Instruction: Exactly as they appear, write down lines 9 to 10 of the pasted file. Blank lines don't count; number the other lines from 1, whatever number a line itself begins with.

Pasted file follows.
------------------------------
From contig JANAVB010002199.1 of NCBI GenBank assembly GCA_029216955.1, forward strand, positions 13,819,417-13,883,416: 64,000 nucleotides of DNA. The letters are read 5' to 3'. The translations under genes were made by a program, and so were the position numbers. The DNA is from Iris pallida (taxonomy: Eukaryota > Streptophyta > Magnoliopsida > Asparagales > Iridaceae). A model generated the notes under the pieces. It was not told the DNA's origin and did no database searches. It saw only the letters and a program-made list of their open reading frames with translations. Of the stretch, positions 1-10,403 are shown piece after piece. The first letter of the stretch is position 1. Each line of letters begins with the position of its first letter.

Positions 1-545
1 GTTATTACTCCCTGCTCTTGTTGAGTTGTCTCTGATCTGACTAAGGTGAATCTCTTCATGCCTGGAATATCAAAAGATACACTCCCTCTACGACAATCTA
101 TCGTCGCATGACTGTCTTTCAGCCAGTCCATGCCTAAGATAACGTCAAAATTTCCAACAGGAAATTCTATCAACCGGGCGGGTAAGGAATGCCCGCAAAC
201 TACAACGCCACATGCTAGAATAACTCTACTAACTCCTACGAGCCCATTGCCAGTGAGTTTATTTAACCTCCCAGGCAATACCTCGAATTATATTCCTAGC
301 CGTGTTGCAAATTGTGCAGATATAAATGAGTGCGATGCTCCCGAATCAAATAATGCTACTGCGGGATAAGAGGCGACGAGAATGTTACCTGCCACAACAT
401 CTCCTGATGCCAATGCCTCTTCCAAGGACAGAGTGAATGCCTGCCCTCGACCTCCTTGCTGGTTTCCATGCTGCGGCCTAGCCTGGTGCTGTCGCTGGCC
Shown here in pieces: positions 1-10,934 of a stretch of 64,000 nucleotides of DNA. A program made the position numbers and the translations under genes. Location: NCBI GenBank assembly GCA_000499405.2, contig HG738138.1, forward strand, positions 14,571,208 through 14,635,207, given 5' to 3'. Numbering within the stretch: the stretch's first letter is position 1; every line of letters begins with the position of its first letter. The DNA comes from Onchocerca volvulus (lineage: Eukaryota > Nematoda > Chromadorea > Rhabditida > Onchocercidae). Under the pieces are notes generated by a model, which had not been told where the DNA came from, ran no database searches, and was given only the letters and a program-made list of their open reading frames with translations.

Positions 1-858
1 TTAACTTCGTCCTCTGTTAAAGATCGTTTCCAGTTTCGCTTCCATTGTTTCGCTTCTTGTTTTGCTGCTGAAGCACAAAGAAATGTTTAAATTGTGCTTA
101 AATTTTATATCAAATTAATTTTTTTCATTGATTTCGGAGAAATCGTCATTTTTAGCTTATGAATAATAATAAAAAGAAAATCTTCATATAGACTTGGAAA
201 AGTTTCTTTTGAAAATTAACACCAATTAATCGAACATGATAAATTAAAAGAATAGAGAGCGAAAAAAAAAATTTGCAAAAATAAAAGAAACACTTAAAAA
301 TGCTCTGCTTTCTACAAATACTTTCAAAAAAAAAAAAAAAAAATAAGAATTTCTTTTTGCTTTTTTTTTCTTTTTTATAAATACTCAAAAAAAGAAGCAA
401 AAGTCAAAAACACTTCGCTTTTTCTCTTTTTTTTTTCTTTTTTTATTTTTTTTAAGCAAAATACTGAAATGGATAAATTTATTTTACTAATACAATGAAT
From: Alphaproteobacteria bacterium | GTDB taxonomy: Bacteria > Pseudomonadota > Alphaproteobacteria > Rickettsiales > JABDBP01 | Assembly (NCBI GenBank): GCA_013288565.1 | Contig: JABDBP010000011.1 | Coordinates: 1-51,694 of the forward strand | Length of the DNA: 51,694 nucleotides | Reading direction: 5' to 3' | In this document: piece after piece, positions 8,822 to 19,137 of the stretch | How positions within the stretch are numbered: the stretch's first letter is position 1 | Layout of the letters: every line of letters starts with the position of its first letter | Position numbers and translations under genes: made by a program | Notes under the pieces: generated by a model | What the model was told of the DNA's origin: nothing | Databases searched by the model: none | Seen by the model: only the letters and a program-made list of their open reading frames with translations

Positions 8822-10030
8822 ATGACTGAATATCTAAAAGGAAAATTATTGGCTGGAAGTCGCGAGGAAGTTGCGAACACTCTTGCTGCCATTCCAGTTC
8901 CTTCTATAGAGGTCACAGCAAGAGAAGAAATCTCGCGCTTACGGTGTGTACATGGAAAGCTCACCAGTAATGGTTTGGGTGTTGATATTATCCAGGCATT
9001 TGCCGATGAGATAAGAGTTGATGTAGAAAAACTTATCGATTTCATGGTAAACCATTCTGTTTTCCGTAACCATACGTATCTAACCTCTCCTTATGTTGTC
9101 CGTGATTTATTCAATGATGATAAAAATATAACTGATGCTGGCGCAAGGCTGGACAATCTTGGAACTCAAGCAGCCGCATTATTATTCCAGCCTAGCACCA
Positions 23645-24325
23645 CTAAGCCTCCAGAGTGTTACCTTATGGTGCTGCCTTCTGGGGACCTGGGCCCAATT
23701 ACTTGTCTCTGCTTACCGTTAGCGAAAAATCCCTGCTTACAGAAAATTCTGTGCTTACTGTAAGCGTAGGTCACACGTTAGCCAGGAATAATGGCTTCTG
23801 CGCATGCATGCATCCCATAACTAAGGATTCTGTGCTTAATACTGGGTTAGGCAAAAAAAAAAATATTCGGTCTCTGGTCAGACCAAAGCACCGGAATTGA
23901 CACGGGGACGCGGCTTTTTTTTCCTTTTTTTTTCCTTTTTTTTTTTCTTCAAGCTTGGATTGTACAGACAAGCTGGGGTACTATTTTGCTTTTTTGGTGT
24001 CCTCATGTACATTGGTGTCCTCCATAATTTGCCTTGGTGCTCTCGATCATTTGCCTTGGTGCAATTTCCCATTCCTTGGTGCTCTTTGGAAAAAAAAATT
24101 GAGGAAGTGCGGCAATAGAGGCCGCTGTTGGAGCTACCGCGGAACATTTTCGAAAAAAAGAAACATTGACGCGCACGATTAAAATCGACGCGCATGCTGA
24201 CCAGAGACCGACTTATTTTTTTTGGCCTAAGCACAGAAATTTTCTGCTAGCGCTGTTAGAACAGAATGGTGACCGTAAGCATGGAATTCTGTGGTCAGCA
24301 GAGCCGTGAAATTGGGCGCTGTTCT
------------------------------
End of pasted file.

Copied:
Positions 1-858
1 TTAACTTCGTCCTCTGTTAAAGATCGTTTCCAGTTTCGCTTCCATTGTTTCGCTTCTTGTTTTGCTGCTGAAGCACAAAGAAATGTTTAAATTGTGCTTA